Wuhan virus: Work pass holders returning from mainland China must take 14-day leave of absence

A photo taken on Jan 22, 2020, shows a thermal scanner in use at Changi Airport Terminal 3. PHOTO: ST FILE

SINGAPORE - Work pass holders who have travelled to mainland China recently will be required to go on a leave of absence when they return, as their employers prepare for the temporary shortage of workers with measures like hiring part-time help.

The Manpower Ministry will also reject all new work pass applications for workers from mainland China, it said in a statement on Friday (Jan 31).

The ministry did not set a date for when the ban will be lifted, but renewal applications for existing work pass holders will not be affected, it added.

Both measures - which expand on an earlier ban on new workers from Hubei province - kick in with immediate effect.

The ministry said that workers who have travelled to mainland China in the past two weeks and have been put on the 14-day leave of absence should stay at home and avoid social contact.

"They should avoid crowded places and refrain from attending social or public gatherings," it added.

"They should monitor their health closely, and seek medical attention immediately if they develop any fever or symptoms of acute respiratory illness such as cough or shortness of breath."

The ministry's statement follows a tightening on all travellers arriving from mainland China who had been there in the past 14 days announced on Friday (Jan 31). They will be barred from entry to or transit in Singapore.

Singaporeans, permanent residents and long-term-pass holders, as well as work pass holders who are returning from China will be placed on a leave of absence of 14 days.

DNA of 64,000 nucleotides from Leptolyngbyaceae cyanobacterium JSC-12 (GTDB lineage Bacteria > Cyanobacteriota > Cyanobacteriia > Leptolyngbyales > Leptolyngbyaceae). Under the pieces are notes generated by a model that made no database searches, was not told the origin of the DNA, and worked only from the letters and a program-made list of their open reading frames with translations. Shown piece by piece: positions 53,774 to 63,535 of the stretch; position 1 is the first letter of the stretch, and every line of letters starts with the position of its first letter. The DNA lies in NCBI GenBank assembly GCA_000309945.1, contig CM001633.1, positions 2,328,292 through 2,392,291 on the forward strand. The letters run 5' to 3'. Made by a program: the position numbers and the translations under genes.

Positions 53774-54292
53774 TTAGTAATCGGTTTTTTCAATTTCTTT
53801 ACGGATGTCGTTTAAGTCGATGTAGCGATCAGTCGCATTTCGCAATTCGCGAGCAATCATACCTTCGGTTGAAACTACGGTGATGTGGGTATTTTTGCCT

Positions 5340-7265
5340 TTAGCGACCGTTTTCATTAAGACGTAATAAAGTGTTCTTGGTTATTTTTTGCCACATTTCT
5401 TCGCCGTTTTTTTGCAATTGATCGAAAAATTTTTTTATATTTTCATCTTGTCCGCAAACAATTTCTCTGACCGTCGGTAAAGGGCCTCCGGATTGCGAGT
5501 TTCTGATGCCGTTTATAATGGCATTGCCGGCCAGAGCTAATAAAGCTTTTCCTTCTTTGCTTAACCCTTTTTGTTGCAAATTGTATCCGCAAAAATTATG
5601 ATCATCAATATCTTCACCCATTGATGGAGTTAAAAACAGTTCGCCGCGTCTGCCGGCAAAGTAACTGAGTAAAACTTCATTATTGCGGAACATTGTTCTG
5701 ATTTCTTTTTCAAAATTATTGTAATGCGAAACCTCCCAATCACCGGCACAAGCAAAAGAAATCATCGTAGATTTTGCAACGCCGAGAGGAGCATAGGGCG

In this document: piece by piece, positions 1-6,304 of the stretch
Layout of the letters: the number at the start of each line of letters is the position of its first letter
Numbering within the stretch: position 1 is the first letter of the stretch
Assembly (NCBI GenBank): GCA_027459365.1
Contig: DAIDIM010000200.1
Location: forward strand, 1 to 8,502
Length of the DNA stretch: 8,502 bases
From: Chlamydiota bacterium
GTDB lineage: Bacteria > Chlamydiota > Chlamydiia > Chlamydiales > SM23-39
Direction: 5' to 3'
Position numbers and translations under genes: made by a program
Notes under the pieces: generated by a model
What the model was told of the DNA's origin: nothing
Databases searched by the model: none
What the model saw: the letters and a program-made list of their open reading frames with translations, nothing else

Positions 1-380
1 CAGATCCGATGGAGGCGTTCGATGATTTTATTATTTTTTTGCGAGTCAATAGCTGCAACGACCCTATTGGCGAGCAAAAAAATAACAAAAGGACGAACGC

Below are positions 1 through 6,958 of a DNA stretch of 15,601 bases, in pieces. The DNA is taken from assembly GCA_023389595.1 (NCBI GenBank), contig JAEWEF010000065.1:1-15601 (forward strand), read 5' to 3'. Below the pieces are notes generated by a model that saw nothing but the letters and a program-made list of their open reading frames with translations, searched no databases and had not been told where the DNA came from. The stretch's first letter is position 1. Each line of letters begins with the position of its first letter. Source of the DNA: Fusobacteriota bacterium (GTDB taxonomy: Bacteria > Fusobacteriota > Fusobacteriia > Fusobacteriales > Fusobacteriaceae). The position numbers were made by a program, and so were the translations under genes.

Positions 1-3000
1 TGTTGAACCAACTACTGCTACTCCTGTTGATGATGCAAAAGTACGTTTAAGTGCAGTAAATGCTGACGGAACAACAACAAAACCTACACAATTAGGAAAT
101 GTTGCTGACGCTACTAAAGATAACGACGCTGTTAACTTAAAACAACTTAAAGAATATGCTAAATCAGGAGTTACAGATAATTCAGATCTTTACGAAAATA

Mr Chee Teck Lee, chief executive of optics manufacturer Moveon Technologies, said that seven of his employees who are in China to celebrate the Chinese New Year with their families are currently facing trouble returning to Singapore, and some of them have had their flight tickets cancelled.

"We may have to hire part-time workers in the meantime. They may not be as competent and will need training, but it's better than not having anyone (on the operations line)," Mr Chee said.

Medical device manufacturer Racer Technology, which opened a new factory in Ningbo, China, two months ago, has stopped its Singapore staff who had come home to celebrate the Chinese New Year from returning to work in China.

Chief executive Willy Koh said that about 10 to 20 people, or 50 per cent of its staff in China, will not be flying back to Ningbo, given the developing Wuhan virus outbreak.

The Ningbo factory is due to reopen for operations on Monday (Feb 3), and Mr Koh said that his company has bought masks to ship to his employees there as they are facing a shortage.

Two of his employees who returned to Singapore on Jan 23 are on a 28-day leave of absence and working from home, Mr Koh noted, adding that most of them are marketing staff.

"I have 160 employees, and I can't afford for any of them to fall sick, so it's better to take precautions," he said.

Mr Kenneth Loo, chief operating officer of Straits Construction Group, said that the full impact of the new measures have yet to be ascertained as the company is also reliant on sub-contracted Chinese workers who may be affected by the expanded measures.

Fewer than 20 of his workers returned from China recently, he said.

But the firm had already taken some early precautions, such as instructing employees who had travelled to all parts of mainland China to go on a 14-day leave of absence, even before the measure was introduced by the authorities, Mr Loo said.

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